Hailing from a remote village in Punjab’s Mianwali district, Khadjia Malik had only one dream that kept her going through difficult times: to see her four children receive a good education.
The 43-year-old mother was married to a sailor when she was just 18. After marriage, Khadija found work at a clothing factory in Islamabad to earn enough to feed her children. But then in 2020, she lost her job.
Due to the coronavirus pandemic and lockdowns, the company she worked for had to cut back costs and as a result sacked many workers.
Out of work and with no other options, Khadija took to taking stitching orders at home. But that was not enough to meet her family’s daily expenses.
One day, after finishing an applique order for her neighbor, Khadija used the Rs 2,000 she had saved to buy three towels, some cloth and a quilt from a local wholesale market.
She embroidered the towels and the quilt and made two separate cushions and pillows. The next day, she decided to have her hand-embroidered products dry cleaned. She was holding onto the bag as she waited outside the school to pick up her children, when a friend noticed. She asked Khadija if she can take the bag home to copy the designs. Khadija agreed.
Soon the word spread. People in the neighbourhood began calling her to ask if she was selling the bedsheets and cushions. She sold them for Rs700 each and made Rs2, 100 that day.
Khadija is among those 7.3 million people who lost their jobs during a lockdown in Pakistan between Aprils to June 2020, as per the Pakistan Bureau of Statistics. Of the 7.3 million, 74% were women working in the informal sector.
When a women loses her job, it affects the entire family, as 46% of low income households in Pakistan rely on the earnings of the women.
The Lahore-based Institute of Development and Economic Alternatives (IDEAS), found that only 71% of the women who responded to its survey were concerned about being infected by the deadly coronavirus. The rest feared losing their jobs more.
The World Bank in its report released in 2021 presents an even bleaker picture. As per the report, the post-pandemic recovery for males is faster than women, adding that this could lead to a further decline in women’s participation in the country’s economy.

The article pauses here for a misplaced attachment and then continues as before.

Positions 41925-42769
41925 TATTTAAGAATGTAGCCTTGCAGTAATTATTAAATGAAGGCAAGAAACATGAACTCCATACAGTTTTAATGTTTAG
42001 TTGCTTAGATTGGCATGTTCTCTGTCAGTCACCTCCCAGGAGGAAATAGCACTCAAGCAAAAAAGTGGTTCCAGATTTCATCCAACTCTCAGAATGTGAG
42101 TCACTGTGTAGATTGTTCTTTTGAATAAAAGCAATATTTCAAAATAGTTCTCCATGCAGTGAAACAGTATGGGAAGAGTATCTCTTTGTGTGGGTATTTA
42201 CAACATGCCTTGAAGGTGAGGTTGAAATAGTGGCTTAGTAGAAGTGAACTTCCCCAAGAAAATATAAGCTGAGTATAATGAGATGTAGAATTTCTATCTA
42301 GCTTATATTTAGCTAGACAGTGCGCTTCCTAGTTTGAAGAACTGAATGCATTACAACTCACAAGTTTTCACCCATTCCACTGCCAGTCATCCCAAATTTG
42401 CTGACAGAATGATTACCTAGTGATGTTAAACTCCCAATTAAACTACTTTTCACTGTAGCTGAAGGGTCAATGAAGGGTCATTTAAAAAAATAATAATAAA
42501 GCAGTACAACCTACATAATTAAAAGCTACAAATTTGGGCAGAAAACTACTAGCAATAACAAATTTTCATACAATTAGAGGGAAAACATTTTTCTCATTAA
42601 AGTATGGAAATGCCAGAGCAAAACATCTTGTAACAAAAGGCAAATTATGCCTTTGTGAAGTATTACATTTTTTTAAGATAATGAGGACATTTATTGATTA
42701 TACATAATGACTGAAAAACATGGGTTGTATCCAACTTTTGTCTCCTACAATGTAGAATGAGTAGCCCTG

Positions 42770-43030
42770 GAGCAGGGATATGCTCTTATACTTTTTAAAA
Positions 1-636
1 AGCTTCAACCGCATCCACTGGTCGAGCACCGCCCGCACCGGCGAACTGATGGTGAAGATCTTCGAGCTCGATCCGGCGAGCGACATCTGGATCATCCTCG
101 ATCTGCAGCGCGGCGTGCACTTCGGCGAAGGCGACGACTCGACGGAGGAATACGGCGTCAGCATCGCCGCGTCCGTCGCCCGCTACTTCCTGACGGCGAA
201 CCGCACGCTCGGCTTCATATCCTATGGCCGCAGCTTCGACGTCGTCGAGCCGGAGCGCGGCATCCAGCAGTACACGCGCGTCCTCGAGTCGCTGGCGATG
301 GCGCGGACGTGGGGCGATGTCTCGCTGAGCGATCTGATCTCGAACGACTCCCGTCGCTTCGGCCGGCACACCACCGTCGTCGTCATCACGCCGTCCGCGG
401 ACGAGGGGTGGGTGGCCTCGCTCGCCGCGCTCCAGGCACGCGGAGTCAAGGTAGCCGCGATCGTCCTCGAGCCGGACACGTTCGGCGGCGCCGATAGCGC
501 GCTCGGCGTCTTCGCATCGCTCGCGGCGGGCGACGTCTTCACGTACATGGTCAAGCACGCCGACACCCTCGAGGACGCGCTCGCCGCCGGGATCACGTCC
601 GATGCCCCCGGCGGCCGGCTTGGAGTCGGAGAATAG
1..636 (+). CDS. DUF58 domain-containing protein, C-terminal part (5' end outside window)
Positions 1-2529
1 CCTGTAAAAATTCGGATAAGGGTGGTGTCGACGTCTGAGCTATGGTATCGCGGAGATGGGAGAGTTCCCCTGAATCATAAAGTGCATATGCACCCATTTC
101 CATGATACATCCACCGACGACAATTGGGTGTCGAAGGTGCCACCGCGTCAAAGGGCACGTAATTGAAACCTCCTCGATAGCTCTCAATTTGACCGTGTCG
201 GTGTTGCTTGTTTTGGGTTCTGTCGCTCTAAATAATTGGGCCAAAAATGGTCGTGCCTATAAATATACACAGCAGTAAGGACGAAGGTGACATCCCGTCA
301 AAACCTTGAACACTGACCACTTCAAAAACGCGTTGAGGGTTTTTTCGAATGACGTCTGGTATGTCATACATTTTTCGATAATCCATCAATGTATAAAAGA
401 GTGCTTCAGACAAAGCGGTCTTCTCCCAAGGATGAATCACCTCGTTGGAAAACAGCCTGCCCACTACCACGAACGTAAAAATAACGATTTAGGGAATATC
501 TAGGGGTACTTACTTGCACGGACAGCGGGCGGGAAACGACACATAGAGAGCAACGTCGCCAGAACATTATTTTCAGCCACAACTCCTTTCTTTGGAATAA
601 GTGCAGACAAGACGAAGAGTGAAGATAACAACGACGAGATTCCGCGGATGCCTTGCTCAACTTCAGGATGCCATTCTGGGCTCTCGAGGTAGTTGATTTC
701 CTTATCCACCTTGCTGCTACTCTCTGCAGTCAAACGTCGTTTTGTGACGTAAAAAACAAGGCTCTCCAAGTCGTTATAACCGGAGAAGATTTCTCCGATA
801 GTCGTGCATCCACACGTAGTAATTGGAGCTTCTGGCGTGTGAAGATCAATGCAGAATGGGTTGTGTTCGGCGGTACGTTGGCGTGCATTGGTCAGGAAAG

While Khadija Malik was able to quickly bounce back and set up a small business after being unemployed, Ghania Arsalan didn’t have it so easy.
She had given birth to her fourth child during the pandemic in 2020. At the same time, she lost her job as a teacher at a local school in Karachi. Ghania struggled financially for six months, unsure how she would feed her children, until a friend at a wedding helped her get back on her feet.
“The friend gave me her stock of makeup and jewelry to sell,” Ghania tells Geo.tv, asking her to return the money after keeping a profit.
To promote her business, the mother of four turned to social media, posting ads on women-only groups on Facebook and WhatsApp. After roaring success, Ghania has now expanded her business and also sells clothes, sandals, purses and other household items.
“After the ban on imported luxurious goods, more and more people are turning towards online sellers for low-cost alternatives,” she said, “I now have loyal customers all over Pakistan.”
A growing number of women, excluded for the formal sector, are turning to informal online commerce to earn money.
In 2022, Nuzhat Kamran, 29, enrolled herself in baking classes. Then, she set up an Instagram account to promote her baked goods. “People loved the pictures of my cakes and kept asking me for orders,” she said.
The Consultative Group to Assist the Poor (CGAP), a global partnership of more than 30 leading development organisations that works to advance the lives of poor people, especially women, through financial inclusion, has found that women are heavily involved in informal e-commerce.
“This type of e-commerce often enhances women’s livelihoods while deepening their use of digital and financial services, such as mobile wallets and online banking,” it notes in a recent report.
Ultimately, the study found that informal e-commerce could be the path to financial inclusion and economic independence for women in Pakistan and other countries.
But there are drawbacks to e-commerce as well, explains Zunaira Shah, a research consultant for CGAP in Pakistan. According to a CGAP report, most informal e-commerce businesses in Pakistan are gendered in that they deal with traditionally feminized skills and products. These women-dominated businesses are often undervalued and trivialized, which makes it harder for women to raise investments and be recognized as ‘real’ business owners.
There is also a risk that home-based, informal work could reinforce patriarchal norms by restricting a woman’s mobility wrote Shah, in a research paper.
There are no exact numbers of how many women work in the informal sector, neither are there any on how much their contribute to the economy. Even though more and more women are turning to the informal sector to support themselves.
Khadija, Ghania and Nuzhat are just some examples of women who refuse to return to a daily 9am to 5pm job. For these women, by staying at home, they can save up on the cost of commute and baby-sitting. None of which is provided to working women in the formal sector. Not only that, these women can now work on their own terms.
Source: Geo TV